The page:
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4 years ago  ::  Mar 09, 2011 - 9:33AM #1
hottle
Posts: 1
I was raised Roman Catholic but stopped practicing in my early 20s.  Since that time, I explored many other religions, churches and their congregations:  protestant, born again and more.  Several years ago I found Buddhism... I've practiced and studied various forms of Buddhism, but I am most attracted and comfortable with Zen.  To be clear: Buddhism is not a religion, per se.  There is no deity..no God issue in Buddhism, because the Buddha did not speak of God or Gods.  Buddhism is a way of life..a philosophy...it is true that many Buddhists are agnostics or atheists.  However, many are Jewish, Catholic, etc. etc. 

Some months ago I decided it was time to face whatever it was that led me to leave the Catholic church and to return to attending regular services.  I feel at home with Catholicism because there are my roots. I currently attend mass once a week and buddhism service once a week, plus I meditate/pray nearly every day.

But there are questions in my mind about Catholic beliefs and "rules" that haunt me.  Buddhism is about questioning.  The "beginners mind" is considered so important.   Buddhism is about not attaching to one truth.  I recently read an interview with our Bishop who pointed out the importance of not being so married to ones views and strong beliefs that we're unwilling to consider the ideas of others.  He said that there is never only one truth because as humans we cannot possibly know everything.  But I sometimes feel that I'm being untrue to my Catholic side by questioning things.

Are there other Catholics in this community that have studied/practiced Buddhism or Zen?  And is it healthy to be a questioning Catholic?
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4 years ago  ::  Mar 10, 2011 - 6:13AM #2
Mysty101
Posts: 2,019

Hi Hottle,


Welcome to this forum. 


I really think it would be best for you to speak to an authentic spiritual director to discuss your situation.  I don't know enough about Buddhism to know if there are any conflicts between it and Catholicism.  I did understand it to be a religion.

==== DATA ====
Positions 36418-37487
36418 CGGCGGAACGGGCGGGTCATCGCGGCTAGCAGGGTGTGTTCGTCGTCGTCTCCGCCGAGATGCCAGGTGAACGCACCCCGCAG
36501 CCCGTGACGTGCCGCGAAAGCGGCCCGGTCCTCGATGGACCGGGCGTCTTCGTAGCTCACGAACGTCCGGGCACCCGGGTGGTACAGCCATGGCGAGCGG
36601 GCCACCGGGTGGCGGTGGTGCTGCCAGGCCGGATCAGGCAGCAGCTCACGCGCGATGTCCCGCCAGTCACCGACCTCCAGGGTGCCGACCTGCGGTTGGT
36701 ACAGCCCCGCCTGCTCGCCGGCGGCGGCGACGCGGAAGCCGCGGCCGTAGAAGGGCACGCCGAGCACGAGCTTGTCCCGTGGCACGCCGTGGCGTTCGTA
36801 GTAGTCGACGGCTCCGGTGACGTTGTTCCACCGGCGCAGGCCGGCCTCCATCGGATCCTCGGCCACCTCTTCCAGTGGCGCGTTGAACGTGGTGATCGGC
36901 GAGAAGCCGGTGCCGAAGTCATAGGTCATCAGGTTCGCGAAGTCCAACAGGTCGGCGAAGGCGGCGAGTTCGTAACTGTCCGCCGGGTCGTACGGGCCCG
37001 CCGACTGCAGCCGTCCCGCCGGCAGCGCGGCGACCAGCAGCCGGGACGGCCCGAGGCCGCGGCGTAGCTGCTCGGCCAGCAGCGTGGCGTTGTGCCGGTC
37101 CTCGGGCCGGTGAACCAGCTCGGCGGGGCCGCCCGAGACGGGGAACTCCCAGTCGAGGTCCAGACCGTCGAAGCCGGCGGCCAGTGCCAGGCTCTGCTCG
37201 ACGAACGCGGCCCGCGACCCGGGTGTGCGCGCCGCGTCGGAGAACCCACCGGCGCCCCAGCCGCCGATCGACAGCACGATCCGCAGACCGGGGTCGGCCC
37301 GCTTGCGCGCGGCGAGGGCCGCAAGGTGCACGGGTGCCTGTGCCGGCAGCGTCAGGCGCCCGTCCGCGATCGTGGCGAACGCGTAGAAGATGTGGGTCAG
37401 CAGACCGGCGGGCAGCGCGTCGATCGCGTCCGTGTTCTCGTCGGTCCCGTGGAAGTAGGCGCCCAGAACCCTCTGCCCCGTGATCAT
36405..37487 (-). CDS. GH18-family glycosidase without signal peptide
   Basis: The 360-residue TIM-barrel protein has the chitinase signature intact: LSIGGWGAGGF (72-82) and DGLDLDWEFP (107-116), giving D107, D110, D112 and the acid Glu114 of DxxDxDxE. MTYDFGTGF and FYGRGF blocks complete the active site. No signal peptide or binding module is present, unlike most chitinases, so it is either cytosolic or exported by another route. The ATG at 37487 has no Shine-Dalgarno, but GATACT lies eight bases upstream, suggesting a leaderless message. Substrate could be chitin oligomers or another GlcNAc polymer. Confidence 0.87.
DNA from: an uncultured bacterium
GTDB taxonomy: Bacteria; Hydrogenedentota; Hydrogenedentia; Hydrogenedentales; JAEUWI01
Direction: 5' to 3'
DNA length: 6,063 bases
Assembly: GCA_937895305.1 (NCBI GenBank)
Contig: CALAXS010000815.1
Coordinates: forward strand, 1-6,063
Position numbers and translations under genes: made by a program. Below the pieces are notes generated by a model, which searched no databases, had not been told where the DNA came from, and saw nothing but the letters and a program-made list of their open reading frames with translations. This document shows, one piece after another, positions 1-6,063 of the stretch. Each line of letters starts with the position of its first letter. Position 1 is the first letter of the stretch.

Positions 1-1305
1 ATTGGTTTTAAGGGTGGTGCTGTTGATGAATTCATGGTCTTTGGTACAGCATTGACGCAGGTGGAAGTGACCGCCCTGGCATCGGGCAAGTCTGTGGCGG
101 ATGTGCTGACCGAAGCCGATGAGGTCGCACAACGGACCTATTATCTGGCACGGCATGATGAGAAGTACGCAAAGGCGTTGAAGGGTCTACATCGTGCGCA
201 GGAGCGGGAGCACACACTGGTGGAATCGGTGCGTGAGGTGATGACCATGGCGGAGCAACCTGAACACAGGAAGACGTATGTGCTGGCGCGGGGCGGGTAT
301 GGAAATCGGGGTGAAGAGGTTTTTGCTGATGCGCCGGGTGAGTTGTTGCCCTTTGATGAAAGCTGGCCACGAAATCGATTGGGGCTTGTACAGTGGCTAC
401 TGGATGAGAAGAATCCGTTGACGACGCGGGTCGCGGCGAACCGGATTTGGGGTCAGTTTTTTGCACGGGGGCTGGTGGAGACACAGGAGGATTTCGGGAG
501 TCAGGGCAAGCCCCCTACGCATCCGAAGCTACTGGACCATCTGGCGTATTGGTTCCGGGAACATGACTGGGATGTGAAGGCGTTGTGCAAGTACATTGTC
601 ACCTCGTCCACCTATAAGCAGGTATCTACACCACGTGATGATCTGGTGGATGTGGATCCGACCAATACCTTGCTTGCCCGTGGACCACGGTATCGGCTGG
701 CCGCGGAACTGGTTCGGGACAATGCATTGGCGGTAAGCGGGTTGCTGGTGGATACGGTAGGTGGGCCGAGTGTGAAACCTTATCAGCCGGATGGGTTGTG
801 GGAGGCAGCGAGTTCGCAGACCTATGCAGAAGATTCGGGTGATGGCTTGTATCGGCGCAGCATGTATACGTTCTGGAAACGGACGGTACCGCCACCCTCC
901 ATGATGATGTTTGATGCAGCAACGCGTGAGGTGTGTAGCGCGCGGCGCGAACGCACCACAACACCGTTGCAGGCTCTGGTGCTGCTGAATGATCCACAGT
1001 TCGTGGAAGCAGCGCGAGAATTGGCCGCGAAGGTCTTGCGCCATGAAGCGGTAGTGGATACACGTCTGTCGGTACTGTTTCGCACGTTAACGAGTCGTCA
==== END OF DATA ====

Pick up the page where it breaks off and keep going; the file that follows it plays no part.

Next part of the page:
There is a big difference between questioning things because you are trying to understand, and rejecting doctrine.  A spiritual director can help you sort out your questions and help you be more comfortable with your beliefs.


If you can be more specific, we might be able to give better answers.


God bless you in your journey.


SuZ

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4 years ago  ::  Mar 12, 2011 - 5:37PM #3
Aussiesoul
Posts: 311

I find myself in total agreement with your Bishop. I have long realised that all truth is not possesed by only one religion. One of the major differences between Christianity and Buddism is that Christianity has seen itself as the exclusive path to God. Religion in the East operates very differently. There people often do not belong to one faith but absorbe the beliefs of several. They do not relate to the idea that there is only one path to truth. I see no problem with your combining Catholic faith with Buddism. There are many similarities between the two, particularly the importance of love and compassion and a belief in the emptiness of materialism.

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4 years ago  ::  Mar 22, 2011 - 10:31PM #4
ted08721
Posts: 3,757

Hi Hottle, the answers to your question will vary depending upon who replies to them.


Most of the Catholic forums here at Beliefnet and other websites have mostly more conservative Catholic posters hanging out, Catholic Discussion forum at beliefnet where I usually hang out in is more progressive and the answers may differ.
But to answer your question I would say it is VERY healthy to be a questioning Catholic, one just has to look at how the hierarchy handled the Sex Abuse and Cover Up.

As far as the other part of your question just last night I was at my local parish for a interfaith meditation where we had two meditations, the first was led by a Buddhist Nun and the second one was led by a female Episcopal Priest.
You are not alone as a questioning Catholic; it is our right to question the hierarchy.
You may find this website of great interest  www.americancatholiccouncil.org/

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4 years ago  ::  Mar 24, 2011 - 3:56PM #5
WaveringCC
Posts: 5,136

Hottle,


Ted is right - all are called to question, and on Beliefnet, most of the questioners participate on the Discuss Catholicism board because of certain Bnet rules that limit the nature and extent of the discussions on this board.


  One good book on questioning  -


"Called to Question" by Joan Chittister, OSB (she is a Benedictine sister).


You might also be interested in a book called


"Being Religious Interreligiously: Asian Perspectives on Interfaith Dialogue" by Peter Phan, SJ (he is a Jesuit priest at Georgetown.  One of his books is being "investigated" by Rome.  Rome does a lot of that!).